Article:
Dorothy Wright, a historian and historical preservationist who helped create oral histories and authored and published booklets, articles and pamphlets about Las Vegas history, has died at age 67.
Dorothy Wright, who retired in January 2010 as program administrator with Clark County Parks and Recreation’s Cultural Division, died Jan. 19.
She was born Feb. 5, 1948, in Spokane, Wash. She moved to Las Vegas from Seattle in 1969. She earned a bachelor’s degree in psychology in 1971 and a master’s degree in history in 1981 from the University of Nevada, Las Vegas.
Wright spent many years as vice chairwoman of the Las Vegas Historic Preservation Commission. She also served on the Nevada Humanities Committee.
While on the Humanities Committee, Wright helped former Las Vegas Review-Journal writer A.D. Hopkins put together a grant program to create “The Pioneer Tapes,” a project in which oral historians interviewed old-timers who had done important things in the community. The tapes of the interviews were archived for future use.
Hopkins called the tapes a significant addition to Nevada history.
Wright was also responsible for publishing “Nevada Yesterdays,” a collection of historical essays published by Stephens Press, written by her late husband Frank Wright, a “wonder-worker in preserving Nevada history,” Hopkins said.
“She was one of those people who didn’t have a real high profile, perfectly willing to let other people have the credit, the upfront people,” Hopkins said.
Patrick Gaffey of Winchester Cultural Center spoke glowingly of Wright’s accomplishments, saying she helped establish Winchester Cultural Center as the only cultural center in Clark County.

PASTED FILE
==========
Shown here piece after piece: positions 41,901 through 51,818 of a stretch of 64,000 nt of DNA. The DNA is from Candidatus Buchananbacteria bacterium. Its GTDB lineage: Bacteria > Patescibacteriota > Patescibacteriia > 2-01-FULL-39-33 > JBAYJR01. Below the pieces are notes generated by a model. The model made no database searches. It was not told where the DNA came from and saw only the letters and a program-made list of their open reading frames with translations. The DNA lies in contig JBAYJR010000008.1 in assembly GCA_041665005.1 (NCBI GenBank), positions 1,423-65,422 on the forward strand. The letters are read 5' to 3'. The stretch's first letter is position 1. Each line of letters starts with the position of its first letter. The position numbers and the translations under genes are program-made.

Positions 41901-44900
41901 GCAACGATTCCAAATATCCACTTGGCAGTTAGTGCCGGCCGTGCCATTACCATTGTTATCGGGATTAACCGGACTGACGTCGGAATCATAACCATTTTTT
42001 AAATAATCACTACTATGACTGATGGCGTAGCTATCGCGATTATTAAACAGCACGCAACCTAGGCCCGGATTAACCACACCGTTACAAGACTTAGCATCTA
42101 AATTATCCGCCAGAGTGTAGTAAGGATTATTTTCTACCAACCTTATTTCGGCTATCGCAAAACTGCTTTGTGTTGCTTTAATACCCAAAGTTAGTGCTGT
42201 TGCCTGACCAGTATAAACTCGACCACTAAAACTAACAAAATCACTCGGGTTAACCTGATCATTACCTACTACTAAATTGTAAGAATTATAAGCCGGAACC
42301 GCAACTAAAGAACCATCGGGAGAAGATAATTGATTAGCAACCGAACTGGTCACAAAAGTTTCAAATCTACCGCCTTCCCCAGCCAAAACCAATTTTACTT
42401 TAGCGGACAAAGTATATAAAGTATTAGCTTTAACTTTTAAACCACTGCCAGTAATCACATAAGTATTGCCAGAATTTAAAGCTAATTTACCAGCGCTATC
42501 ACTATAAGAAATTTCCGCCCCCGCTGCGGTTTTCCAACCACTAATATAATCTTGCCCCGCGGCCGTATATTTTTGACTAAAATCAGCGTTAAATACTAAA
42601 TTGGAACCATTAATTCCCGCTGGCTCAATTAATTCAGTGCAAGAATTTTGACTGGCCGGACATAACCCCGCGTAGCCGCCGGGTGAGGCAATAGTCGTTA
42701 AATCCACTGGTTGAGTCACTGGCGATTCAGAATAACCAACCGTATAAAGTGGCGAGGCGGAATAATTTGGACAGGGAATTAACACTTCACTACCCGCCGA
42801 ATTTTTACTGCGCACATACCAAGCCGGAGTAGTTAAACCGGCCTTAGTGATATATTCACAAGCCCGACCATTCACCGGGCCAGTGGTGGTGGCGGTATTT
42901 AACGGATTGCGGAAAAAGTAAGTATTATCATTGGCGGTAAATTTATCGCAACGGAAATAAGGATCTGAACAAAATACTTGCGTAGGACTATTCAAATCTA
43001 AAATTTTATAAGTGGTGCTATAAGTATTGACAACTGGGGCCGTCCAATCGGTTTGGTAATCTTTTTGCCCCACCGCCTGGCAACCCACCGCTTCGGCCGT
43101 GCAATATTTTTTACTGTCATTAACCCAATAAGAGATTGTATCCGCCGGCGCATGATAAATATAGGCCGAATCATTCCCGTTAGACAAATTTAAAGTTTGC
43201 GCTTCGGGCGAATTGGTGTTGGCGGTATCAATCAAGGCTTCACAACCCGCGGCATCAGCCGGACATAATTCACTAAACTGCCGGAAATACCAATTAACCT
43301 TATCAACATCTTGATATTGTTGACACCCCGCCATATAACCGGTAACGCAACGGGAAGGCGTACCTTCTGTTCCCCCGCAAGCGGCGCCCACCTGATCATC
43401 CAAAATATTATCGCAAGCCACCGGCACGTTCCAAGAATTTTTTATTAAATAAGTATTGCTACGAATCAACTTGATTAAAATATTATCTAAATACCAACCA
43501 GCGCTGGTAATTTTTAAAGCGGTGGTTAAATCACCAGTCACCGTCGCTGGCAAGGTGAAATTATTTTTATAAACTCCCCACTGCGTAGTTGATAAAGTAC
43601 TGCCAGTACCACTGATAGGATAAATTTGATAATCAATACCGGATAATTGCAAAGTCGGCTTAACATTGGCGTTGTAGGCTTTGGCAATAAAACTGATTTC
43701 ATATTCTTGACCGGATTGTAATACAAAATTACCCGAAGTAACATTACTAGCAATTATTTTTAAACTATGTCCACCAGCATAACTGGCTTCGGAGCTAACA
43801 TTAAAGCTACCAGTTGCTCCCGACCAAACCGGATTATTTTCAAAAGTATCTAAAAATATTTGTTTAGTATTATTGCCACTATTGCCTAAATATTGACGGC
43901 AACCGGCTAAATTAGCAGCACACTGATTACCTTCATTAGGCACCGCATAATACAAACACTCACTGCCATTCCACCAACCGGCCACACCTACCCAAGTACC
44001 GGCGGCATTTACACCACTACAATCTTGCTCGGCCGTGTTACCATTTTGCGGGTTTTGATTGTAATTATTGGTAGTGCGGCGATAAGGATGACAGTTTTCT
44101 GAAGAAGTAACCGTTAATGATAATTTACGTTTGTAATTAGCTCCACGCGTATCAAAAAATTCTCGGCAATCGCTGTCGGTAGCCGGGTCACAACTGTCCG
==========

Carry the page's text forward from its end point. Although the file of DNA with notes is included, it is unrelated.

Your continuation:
Wright nominated Betty Willis’ “Welcome to Fabulous Las Vegas” sign to the National Register of Historic Places; its inclusion was approved in 2009.
Wright was also a driving force behind the creation of the Neon Museum, serving on its board and as its secretary. As the museum’s facilities committee chairwoman, she oversaw the La Concha Motel lobby’s move to the Neon Museum Boneyard; the lobby now serves as the museum’s lobby and visitors’ center.
Rob McCoy, chairman of the Neon Museums board of directors, called Wright “irreplaceable.”
“Not just the Neon Museum but Las Vegas in general has lost a friend,” he said.
Wright is survived by her husband, Richard Avila; her son, Christopher Ritenour; granddaughter, Aras Edison-Ritenour; grandsons, Shak and Cruz McCrea; her sister, Bridget Aldaraca and her husband, Ed; and brother, James Steiwer and his wife, Jeanette; stepchildren, Tony Avila, Christy Taylor, Anna Avila and Aaron Avila, and Krysta; eight stepgrandchildren; and two stepgreat-grandchildren.
Contact Christian Bertolaccini at 702-383-0381. Find him on Twitter: @bertolaccinic